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Title
Economics of corruption and crime: an interdisciplinary approach to behavioral ethics / by Eugen Dimant, M.Sc. in Business Sciences; M.Sc. in International Economics
AuthorDimant, Eugen
ParticipantsHehenkamp, Burkhard
PublishedPaderborn, 2016
Edition
Elektronische Ressource
Description1 Online-Ressource (vii, 185 Seiten) : Diagramme
Institutional NoteFaculty of Business Administration and Economics, University of Paderborn, Univ., Dissertation, 2016
Annotation
Tag der Verteidigung: 30.05.2016
Defended on2016-05-30
LanguageEnglish
Document TypesDissertation (PhD)
URNurn:nbn:de:hbz:466:2-24798 
Files
Economics of corruption and crime: an interdisciplinary approach to behavioral ethics [8.34 mb]
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Abstract (German)

The collection of scientific works in this dissertation build upon an interdisciplinary approach. By applying survey techniques, empirical investigations of observational data, as well as experimental methodology, the research presented here sheds light on topics related to the economics of crime and corruption. I employ the encompassing term behavioral ethics to stress the fact that my research gives priority to assessing the drivers and consequences of individual decision-making in (un)ethical settings. I follow Bazerman and Gino (2012, p.85) in defining the term behavioral ethics as “the study of systematic and predictable ways in which individuals make ethical decisions and judge the ethical decisions of others when these decisions are at odds with intuition and the benefits of the broader society.” I expand this perspective by enriching the discussion on decision-making within the unethical sphere, and contribute to a broader understanding of (un)ethical behavior.A total of five papers are arranged according to their topic in three distinct chapters. The structure of this dissertation follows a macro-to-micro approach, which is conducive to leading a comprehensive discussion on illicit behavior. The order in which my research projects are discussed in this dissertation transitions from a high-level approach to a concise behavioral investigation at the individual level. To set the stage, I first discuss the status-quo of existing theories and empirical research on the drivers of illicit behavior with a particular focus, but not limited to, corruption, before investigating the interrelation between illicit behavior and institutional environments employing empirical techniques of observational data analyzing the bilateral interdependence between corruption and migration. I complete the picture with a narrow microanalysis on the individual drivers of illicit...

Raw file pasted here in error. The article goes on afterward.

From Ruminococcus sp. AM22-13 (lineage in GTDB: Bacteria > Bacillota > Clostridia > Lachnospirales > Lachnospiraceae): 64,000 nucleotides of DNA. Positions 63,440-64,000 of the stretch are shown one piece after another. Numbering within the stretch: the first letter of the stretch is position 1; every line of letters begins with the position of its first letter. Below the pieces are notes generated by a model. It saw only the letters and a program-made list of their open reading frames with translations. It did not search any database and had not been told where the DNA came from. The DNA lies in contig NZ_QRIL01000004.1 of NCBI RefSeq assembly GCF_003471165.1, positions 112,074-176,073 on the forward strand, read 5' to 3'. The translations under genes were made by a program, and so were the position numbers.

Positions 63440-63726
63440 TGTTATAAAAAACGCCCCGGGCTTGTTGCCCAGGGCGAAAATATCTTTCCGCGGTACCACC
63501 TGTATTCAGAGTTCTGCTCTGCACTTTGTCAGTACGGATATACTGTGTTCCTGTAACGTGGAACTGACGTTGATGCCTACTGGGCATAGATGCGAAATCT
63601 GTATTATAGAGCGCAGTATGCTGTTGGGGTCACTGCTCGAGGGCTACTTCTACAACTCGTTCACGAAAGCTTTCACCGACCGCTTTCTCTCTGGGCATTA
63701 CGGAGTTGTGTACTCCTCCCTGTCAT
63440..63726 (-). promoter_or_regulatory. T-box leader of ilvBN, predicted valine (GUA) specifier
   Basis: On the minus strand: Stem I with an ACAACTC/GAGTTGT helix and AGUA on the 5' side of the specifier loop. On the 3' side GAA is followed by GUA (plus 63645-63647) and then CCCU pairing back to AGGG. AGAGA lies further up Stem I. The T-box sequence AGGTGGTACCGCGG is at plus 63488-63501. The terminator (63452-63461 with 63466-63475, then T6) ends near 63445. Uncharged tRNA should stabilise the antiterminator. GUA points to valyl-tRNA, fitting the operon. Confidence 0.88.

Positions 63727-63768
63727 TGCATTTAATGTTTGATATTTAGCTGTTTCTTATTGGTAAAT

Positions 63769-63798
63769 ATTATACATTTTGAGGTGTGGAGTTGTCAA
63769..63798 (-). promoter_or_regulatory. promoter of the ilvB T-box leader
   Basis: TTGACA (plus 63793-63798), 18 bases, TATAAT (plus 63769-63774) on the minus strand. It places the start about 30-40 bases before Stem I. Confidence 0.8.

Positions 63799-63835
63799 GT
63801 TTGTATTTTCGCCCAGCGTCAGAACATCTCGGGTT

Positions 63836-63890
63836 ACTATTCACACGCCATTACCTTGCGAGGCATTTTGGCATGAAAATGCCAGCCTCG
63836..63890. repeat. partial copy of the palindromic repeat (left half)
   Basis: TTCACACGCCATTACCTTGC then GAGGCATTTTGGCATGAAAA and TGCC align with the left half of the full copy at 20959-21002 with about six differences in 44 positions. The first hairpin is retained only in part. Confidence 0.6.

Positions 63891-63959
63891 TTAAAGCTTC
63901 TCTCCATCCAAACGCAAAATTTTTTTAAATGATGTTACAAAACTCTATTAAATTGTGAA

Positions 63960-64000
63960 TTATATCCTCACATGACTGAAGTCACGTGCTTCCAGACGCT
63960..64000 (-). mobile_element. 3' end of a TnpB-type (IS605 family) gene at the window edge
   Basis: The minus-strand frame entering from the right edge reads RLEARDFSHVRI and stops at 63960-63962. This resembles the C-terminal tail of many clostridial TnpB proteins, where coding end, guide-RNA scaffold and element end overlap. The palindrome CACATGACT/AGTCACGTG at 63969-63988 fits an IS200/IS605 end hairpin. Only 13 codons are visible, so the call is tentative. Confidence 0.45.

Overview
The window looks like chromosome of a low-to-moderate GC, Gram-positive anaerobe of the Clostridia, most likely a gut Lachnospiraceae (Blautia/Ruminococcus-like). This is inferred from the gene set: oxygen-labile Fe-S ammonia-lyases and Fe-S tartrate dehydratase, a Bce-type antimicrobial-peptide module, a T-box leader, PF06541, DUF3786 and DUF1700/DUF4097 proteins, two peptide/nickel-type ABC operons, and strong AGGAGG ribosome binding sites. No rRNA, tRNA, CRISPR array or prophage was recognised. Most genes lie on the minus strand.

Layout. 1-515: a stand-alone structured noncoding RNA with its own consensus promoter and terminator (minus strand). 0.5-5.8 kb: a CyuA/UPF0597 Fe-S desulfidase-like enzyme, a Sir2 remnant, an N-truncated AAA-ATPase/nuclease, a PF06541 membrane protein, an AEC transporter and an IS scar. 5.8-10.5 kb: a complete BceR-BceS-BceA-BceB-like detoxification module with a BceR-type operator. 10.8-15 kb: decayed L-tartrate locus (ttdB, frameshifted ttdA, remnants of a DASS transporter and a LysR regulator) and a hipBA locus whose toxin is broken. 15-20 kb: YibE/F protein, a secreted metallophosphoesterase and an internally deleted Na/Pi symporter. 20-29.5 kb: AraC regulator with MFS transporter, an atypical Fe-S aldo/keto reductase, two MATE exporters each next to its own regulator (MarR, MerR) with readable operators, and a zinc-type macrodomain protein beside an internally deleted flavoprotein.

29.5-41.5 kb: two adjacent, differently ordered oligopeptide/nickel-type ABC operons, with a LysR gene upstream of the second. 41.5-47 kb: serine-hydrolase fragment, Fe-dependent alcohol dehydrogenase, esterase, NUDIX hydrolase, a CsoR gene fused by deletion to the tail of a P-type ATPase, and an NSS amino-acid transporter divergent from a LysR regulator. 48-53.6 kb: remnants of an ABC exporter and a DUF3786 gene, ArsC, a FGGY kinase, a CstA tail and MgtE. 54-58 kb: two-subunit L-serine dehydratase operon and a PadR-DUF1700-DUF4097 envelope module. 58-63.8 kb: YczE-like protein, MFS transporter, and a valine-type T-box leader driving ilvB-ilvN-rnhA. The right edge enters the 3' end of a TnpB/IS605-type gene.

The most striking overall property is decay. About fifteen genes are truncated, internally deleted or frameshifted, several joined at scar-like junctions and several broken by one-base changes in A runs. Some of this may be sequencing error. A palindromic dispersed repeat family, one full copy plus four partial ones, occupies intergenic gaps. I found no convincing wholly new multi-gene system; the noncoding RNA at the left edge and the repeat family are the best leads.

Abstract (English)

The collection of scientific works in this dissertation build upon an interdisciplinary approach. By applying survey techniques, empirical investigations of observational data, as well as experimental methodology, the research presented here sheds light on topics related to the economics of crime and corruption. I employ the encompassing term behavioral ethics to stress the fact that my research gives priority to assessing the drivers and consequences of individual decision-making in (un)ethical settings. I follow Bazerman and Gino (2012, p.85) in defining the term behavioral ethics as “the study of systematic and predictable ways in which individuals make ethical decisions and judge the ethical decisions of others when these decisions are at odds with intuition and the benefits of the broader society.” I expand this perspective by enriching the discussion on decision-making within the unethical sphere, and contribute to a broader understanding of (un)ethical behavior.A total of five papers are arranged according to their topic in three distinct chapters. The structure of this dissertation follows a macro-to-micro approach, which is conducive to leading a comprehensive discussion on illicit behavior. The order in which my research projects are discussed in this dissertation transitions from a high-level approach to a concise behavioral investigation at the individual level. To set the stage, I first discuss the status-quo of existing theories and empirical research on the drivers of illicit behavior with a particular focus, but not limited to, corruption, before investigating the interrelation between illicit behavior and institutional environments employing empirical techniques of observational data analyzing the bilateral interdependence between corruption and migration. I complete the picture with a narrow microanalysis on the individual drivers of illicit...

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